The Justice Files

Greetings, FAITHFUL READER. As you can deduce from the picture on your left, I finally got my Cinco De Mayo pictures developed. I was walking home from Coyote Ugly (don't worry, it's a lot better than the movie) and there it was. When I asked my wife to take the picture, I wasn't sure how to pose.

I was tempted to urinate on the tire cover or even force myself to vomit on it, but my hatred of New York's finest and my desire not to get pummeled by the car's driver changed my mind. As fanatics, how far can we really go? Reds closer Danny Graves was released this week for flipping off a fan. Sure, I called Eli Manning the night before the draft to haze him and threw my Charger beads on his daddy's lawn in New Orleans during last year's Jazzfest. But I knew I wasn't really going affect events in the real world. I just knew it would make for a great story.

A.J. Smith is really digging in his heels with this Shawne Merriman thing. It's no secret that our defense needs help, but I really respect what Smith is doing. Since the advent of the salary cap, the NFL has become increasingly about business. Smith's stance is purely a business tactic. Once it plays itself out, Merriman will suit up and be welcomed into the fold. Sproles, on the other hand, is fast becoming the feel good story of the spring. Too small to be drafted in the first few rounds, Darren is fast becoming the second coming of Lionel "Little Train" James. One of the threads on the message boards this week, was concerning the following blurb on


Their unlikely 12-4 record in 2004 coupled with recent tough talk from G.M. A.J. Smith regarding first-rounder Shawne Merriman has made the Chargers one of the higher-profile teams of late in the NFL.

And with high profile often comes resentment.

As a result, league insiders are anticipating that San Diego will be the source of a little schadenfreude this year as the Bolts take a big step backward.

There's a school of thought in league circles that the Chargers benefited from a soft schedule last season, which featured only three out-of-division games against 2004 playoff teams.

And the Chargers lost each of them.

Their total record against 2004 playoff teams (including the playoffs)? One wins, five losses.

This time around, the schedule figures to not be as easy. In addition to six games against arguably improved AFC West foes against whom the Chargers fattened up with five wins in 2004, they'll also face the Patriots, the Steelers, the Eagles, the Colts, and the Jets.

Said one league source: "They'll be 6-10 this year, and [Smith] will be another wannabe G.M. again."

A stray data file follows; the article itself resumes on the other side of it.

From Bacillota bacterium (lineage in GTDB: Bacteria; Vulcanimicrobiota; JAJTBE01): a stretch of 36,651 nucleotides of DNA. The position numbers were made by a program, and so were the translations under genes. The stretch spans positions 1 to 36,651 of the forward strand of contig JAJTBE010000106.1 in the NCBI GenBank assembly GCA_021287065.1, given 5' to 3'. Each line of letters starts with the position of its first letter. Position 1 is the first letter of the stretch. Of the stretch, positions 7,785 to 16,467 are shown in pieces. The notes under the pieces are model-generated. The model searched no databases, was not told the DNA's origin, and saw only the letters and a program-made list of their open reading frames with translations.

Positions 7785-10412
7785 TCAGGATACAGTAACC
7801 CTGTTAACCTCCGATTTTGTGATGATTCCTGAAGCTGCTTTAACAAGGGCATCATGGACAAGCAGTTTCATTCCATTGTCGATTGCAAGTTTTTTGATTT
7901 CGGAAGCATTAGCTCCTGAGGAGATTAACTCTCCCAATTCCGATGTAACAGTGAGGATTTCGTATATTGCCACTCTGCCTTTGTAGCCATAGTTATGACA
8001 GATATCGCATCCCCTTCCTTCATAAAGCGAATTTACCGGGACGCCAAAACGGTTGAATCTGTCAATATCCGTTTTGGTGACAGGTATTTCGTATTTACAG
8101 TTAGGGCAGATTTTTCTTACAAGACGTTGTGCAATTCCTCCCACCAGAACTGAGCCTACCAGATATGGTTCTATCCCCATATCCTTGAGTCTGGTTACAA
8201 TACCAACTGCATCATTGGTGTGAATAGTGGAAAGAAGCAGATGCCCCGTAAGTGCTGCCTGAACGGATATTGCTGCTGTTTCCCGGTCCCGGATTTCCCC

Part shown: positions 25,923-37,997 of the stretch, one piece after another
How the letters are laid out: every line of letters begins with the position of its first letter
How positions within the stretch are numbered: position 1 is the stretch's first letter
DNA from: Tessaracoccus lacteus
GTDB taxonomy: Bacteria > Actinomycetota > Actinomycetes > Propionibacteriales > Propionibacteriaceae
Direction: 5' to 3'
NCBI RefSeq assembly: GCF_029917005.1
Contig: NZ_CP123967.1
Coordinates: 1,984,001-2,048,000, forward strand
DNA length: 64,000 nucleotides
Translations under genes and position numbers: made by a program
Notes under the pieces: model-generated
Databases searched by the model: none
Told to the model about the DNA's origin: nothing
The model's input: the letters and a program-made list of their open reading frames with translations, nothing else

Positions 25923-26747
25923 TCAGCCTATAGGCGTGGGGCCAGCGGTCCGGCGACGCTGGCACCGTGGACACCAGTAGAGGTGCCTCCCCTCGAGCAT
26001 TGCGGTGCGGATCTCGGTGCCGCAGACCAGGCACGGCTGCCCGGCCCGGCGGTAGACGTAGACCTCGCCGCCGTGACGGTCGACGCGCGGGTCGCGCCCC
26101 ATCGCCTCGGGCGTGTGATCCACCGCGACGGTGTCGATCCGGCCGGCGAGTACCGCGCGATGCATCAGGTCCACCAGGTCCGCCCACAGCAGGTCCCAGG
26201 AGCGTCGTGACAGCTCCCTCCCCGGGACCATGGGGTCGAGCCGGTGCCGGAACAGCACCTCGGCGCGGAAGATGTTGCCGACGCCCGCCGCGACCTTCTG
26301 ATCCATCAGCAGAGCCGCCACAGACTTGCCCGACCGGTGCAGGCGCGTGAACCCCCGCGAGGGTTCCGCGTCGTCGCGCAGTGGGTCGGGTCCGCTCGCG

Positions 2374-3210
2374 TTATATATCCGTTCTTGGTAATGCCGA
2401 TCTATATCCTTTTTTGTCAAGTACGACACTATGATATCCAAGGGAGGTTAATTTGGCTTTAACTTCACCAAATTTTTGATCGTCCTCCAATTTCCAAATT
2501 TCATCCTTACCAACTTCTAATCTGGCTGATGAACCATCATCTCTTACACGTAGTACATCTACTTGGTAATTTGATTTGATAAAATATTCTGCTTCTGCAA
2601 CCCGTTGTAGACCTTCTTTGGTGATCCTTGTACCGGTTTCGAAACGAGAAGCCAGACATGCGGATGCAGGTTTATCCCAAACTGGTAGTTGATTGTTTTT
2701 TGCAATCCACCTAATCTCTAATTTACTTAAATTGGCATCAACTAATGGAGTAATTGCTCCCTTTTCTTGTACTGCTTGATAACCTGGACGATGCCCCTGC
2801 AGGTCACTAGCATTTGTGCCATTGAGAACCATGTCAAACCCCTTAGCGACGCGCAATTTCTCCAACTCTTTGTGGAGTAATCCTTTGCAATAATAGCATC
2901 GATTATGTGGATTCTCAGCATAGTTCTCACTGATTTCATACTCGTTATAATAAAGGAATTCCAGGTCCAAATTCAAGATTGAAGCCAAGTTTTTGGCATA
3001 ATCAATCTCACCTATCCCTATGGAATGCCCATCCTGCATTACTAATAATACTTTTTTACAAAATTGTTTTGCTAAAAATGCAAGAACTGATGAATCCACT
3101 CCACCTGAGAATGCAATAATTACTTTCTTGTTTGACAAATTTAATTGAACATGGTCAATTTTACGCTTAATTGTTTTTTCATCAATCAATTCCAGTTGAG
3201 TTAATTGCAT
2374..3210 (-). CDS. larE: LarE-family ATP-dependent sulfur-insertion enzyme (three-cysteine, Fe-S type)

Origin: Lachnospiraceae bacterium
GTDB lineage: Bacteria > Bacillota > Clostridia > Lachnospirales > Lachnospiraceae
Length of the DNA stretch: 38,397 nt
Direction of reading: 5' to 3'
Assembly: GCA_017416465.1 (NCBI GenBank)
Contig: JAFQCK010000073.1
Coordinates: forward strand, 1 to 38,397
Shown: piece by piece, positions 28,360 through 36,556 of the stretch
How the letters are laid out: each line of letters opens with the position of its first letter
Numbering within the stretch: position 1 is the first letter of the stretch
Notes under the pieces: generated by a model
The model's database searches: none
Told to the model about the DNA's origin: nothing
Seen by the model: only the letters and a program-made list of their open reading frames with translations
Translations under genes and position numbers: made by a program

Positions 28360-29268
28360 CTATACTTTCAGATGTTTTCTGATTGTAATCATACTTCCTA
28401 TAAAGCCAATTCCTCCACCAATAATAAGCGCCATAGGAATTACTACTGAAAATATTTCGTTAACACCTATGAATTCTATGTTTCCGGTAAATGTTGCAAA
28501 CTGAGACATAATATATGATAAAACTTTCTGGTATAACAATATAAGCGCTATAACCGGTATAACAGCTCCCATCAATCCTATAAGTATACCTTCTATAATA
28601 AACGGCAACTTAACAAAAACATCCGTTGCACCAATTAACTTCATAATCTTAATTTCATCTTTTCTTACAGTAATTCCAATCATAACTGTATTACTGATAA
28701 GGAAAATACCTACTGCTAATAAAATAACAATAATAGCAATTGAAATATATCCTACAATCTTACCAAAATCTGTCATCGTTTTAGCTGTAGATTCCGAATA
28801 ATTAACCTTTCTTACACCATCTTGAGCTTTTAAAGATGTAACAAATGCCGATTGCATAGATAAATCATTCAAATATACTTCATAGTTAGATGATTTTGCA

In case you were wondering, schadenfreude describes the secret pleasure you take someone else's misfortune. I know that the aforementioned site contains a lot of speculation and I really don't think that after a decade of playoff-free football that anyone really thinks that the Bolts are entitled to another descent into futility. But it's that very fall from grace that I'm afraid of. I don't want to harp on the same them each week, but it will be much harder to get back to where we last found the Chargers.

However, I think that the Bolts conducting themselves like an organization worthy of respect is a way to prevent a regression. Smith isn't being stubborn just for the sake of being stubborn, which is something I often accuse Marty Schottenheimer of being. It's not just "tough talk." I certainly don't think that A.J. is acting like the Bolts are something that they're not. Even if Drew Brees' surprise season, Phillips' resurrection of the defense, and the schedule of a team coming off a 4-12 season were all factors in last year's AFC crown, you can't discount Smith's contributions. Even if you think he was a little lucky in his standoff with the Mannings, so what? The Chargers have to take the mindset of a winning team from top to bottom. To quote Nigel Tufnel of Spinal Tap, there's a fine line between stupid and clever. There's also a fine line between confident and cocky.

The Chargers should have the attitude this year that they're going to take the next step while also knowing that it will be much harder than last season. We all know our schedule and know our difficulty in getting over the hump against playoff teams last season. I use that expression because it's not as if we were outclassed by our competition. My biggest regret about the playoff loss to the Jets was not that we turned back into pumpkins, but that we didn't have ENOUGH swagger. I'm not suggesting that the Bolts should have taken the Jets lightly—quite to the contrary. I think they should have had the attitude (and displayed the aggressiveness that comes with it) that it was their game to win. In fact, it's a sign of respect to your opposition that you would carry the chip on your shoulder necessary to beat them. The Bolts aren't "wannabes," but they need not to think like them. Speaking of schadenfreude, how happy are you that we didn't draft Kellen Winslow II?


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